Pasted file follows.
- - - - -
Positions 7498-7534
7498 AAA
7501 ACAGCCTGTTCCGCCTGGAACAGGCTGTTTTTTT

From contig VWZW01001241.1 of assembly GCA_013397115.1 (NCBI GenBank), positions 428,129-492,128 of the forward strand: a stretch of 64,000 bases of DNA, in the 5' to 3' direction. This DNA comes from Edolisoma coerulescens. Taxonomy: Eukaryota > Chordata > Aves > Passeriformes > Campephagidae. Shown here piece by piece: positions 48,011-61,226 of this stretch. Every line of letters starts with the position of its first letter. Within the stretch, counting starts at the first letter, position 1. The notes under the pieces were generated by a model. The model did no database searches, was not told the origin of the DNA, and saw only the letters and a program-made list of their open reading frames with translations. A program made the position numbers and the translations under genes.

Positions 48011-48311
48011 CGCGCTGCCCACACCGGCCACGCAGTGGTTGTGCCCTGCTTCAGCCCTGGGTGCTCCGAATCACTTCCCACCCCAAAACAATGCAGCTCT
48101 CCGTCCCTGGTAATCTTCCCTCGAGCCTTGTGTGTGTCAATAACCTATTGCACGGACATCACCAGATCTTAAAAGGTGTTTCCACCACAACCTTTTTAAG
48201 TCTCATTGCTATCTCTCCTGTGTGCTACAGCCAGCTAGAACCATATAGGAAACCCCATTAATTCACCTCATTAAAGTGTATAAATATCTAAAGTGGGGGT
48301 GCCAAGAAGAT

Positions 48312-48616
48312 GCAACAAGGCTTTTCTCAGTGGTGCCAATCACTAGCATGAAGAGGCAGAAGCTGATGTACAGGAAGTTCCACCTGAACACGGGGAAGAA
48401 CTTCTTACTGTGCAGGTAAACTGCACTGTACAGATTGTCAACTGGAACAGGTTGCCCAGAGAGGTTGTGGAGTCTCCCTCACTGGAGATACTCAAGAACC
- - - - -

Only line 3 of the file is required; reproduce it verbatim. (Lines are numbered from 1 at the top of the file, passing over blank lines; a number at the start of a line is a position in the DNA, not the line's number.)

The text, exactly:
7501 ACAGCCTGTTCCGCCTGGAACAGGCTGTTTTTTT